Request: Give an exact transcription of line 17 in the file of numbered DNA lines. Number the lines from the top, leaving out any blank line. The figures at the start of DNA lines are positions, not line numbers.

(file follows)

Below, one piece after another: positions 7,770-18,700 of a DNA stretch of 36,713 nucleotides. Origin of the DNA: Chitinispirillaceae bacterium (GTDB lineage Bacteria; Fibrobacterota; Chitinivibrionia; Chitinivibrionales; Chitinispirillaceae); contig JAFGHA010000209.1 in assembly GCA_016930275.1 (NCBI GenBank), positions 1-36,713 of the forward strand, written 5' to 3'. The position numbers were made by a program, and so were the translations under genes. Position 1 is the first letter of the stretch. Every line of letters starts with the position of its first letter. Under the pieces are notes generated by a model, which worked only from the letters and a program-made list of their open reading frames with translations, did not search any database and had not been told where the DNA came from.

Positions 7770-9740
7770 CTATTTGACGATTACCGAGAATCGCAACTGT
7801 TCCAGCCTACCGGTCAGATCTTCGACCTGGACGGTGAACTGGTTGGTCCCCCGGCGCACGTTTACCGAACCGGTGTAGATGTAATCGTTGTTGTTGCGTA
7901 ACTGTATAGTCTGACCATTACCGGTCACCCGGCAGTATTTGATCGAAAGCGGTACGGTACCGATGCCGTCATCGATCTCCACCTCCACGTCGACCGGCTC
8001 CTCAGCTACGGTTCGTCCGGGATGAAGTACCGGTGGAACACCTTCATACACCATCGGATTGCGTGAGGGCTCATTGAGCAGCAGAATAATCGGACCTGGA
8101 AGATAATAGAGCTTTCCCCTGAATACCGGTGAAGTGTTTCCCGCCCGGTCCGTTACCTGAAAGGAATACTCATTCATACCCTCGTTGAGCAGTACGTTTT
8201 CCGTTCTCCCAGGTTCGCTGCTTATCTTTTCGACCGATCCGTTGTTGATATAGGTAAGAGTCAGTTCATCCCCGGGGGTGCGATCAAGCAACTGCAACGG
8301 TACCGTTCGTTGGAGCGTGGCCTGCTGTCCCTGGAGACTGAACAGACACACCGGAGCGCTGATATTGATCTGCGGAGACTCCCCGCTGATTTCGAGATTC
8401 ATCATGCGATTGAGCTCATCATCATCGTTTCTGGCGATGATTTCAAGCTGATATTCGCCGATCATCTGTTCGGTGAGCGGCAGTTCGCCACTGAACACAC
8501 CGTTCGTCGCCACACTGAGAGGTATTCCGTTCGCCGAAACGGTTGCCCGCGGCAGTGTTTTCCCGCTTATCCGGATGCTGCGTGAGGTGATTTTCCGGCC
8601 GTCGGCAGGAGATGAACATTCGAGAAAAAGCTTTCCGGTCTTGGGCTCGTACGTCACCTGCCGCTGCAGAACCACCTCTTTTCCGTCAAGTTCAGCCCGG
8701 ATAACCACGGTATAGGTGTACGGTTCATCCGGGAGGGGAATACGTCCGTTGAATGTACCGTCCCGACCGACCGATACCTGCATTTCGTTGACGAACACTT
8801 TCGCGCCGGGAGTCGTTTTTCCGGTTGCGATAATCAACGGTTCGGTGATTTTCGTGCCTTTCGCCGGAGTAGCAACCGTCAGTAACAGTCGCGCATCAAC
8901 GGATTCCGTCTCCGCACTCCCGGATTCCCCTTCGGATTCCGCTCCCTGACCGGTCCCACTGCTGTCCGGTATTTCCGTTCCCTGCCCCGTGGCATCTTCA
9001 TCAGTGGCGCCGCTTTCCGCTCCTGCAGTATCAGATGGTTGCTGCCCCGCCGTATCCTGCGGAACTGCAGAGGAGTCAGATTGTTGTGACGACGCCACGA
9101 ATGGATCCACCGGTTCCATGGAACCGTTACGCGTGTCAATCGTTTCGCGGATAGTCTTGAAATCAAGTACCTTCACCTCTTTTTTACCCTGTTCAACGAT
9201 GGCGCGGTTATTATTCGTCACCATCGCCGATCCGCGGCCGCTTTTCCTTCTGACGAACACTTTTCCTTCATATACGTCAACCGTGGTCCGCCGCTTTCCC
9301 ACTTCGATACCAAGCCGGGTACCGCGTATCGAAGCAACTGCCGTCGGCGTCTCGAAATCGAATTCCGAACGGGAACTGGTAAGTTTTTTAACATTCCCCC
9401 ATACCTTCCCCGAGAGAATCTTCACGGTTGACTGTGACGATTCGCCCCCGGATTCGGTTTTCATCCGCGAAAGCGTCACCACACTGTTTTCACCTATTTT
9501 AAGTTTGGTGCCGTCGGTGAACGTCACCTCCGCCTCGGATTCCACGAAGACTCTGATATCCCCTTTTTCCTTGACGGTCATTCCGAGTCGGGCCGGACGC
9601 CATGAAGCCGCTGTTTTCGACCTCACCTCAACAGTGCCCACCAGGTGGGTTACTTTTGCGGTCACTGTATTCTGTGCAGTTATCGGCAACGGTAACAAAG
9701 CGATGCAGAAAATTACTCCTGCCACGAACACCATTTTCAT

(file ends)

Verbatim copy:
9101 ATGGATCCACCGGTTCCATGGAACCGTTACGCGTGTCAATCGTTTCGCGGATAGTCTTGAAATCAAGTACCTTCACCTCTTTTTTACCCTGTTCAACGAT